Kin of founding members recall Prabhat Film Company’s cinematic brilliance
June 1 this year marked 90 years since the iconic Prabhat Film Company was established. For the uninitiated, some of the best Marathi films such as Ayodhyecha Raja, Sant Tukaram, Sant Dnyaneshwar, Manoos and Shejari, among others, were produced by the now-defunct cinema giant.
Kin of the founding members — S Fatehlal, Vishnupant Damle, Sitaram Kulkarni, K Dhaibar and V Shantaram — gathered on Saturday at Studio No. 1 on Film and Television Institute of India (FTII) campus, which was the main studio of the Prabhat Film Company, to revive memories of India’s most lucrative film company.
The studio, which now serves FTII students, continues to spread cinematic knowledge through its 90-year legacy. The Prabhat Film Company was established on June 1, 1929, in Kolhapur.
“I remember playing on the film trolley, rolling downhill from Shantaram pond to the main gate,” said Subhash Kulkarni, who used to accompany his father Sadashiv Kulkarni, who worked for the Prabhat Film Company as a recording engineer since 1929. “I grew up here. When I was 10 years old, I once even slept in the recording studio when my father was working on a music piece by Sudhir Phadke. Completely oblivious of me even being there, he left the studio. He later came back looking for me,” added the 72-year-old architect.
For Mahadev Ambekar, a civil contractor, it was a matter of pride to visit the studio which created masterpieces of Indian cinema. “My grandfather Dadasaheb Ambekar built the studio as the contractor and when I look it at now, I feel proud to see its design,” he said.
The entire Damle clan was present at the studio, the oldest was Jayant Damle, son of Vishnupant Damle. Hard of hearing, the 83-year-old used to spend most of his days after school at the film studio. “It was like our second home. Every day after school, I would be at the studio, watching and helping with the shoot. I was born in 1936, when the film Sant Tukaram was released, so unlike my other cousins, I didn’t really get to act in front of the camera. I loved music and also played the sitar, but never really worked within the film industry. I studied metallurgy and then, career took a different route,” said Jayant.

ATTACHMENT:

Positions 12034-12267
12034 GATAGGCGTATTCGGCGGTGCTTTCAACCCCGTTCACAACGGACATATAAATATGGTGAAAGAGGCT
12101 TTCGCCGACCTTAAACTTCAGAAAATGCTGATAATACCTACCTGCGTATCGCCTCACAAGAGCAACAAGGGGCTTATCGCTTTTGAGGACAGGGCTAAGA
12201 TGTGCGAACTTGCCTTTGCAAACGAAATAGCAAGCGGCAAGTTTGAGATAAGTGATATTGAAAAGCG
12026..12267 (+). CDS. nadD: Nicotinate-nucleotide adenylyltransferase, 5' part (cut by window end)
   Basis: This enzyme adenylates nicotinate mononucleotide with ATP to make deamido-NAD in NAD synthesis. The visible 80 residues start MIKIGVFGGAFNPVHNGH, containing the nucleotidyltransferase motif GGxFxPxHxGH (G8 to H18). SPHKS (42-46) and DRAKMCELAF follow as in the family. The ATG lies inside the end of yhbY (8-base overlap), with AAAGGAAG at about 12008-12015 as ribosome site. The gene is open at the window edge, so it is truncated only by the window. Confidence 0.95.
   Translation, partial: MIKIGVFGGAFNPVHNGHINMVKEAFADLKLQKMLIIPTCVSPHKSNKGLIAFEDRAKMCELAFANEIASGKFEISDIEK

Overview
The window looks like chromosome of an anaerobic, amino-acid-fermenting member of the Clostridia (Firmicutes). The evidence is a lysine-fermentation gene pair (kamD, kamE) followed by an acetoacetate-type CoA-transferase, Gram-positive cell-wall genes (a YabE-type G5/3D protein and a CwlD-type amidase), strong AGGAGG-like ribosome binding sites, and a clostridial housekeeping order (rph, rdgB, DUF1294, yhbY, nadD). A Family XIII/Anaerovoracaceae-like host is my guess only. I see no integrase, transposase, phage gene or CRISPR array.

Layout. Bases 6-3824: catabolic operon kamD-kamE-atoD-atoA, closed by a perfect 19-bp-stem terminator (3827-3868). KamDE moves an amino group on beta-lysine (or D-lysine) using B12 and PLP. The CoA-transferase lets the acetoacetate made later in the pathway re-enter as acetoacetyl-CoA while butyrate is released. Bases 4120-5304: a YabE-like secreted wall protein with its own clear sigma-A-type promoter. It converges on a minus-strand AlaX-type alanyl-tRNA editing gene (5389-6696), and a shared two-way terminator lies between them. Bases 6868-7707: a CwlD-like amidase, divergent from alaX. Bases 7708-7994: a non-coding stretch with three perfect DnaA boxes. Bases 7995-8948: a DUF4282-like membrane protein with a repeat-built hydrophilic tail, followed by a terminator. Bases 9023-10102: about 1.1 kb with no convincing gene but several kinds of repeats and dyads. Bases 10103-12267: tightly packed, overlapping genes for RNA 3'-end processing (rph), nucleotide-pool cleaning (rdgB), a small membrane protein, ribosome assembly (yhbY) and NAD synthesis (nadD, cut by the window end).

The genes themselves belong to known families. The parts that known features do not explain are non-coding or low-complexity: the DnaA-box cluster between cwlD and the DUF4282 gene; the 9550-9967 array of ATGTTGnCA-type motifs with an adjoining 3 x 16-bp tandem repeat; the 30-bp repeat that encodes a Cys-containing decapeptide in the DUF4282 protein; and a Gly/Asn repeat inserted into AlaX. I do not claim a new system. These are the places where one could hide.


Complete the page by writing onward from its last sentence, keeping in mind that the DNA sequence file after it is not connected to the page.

Vijay Damle (77), whose father Shankarrao Damle (a relative of Vishnupant Damle) handled the recording studio, recalls coming to the studio since the age of 3.
“My basic swimming lessons began at the Shantaram pond. Being a part of the studio, I learnt radio repairing to recording songs, all on the set.”
Similarly, his brother Shashikant Damle, too, enjoyed each second spent at the studio. “My father maintained the equipment inside the studio. I used to love roaming about the studio.”
Anil Damle plays a major role in keeping the old documents and films intact. “By 1969, films made by Prabhat Film Company were disappearing. My father, Anant Damle, traced them and bought their rights, got reprints of the oldest and most rare prints to keep them safe. I recall him telling me that Damle, Fatelal, and sometimes V Shantaram, would sit at the ‘katta’ outside the campus near the Prabhat bungalow, to discuss films and plan future shooting plans, which tells us that there was a lot of good team work in place,” said Damle.
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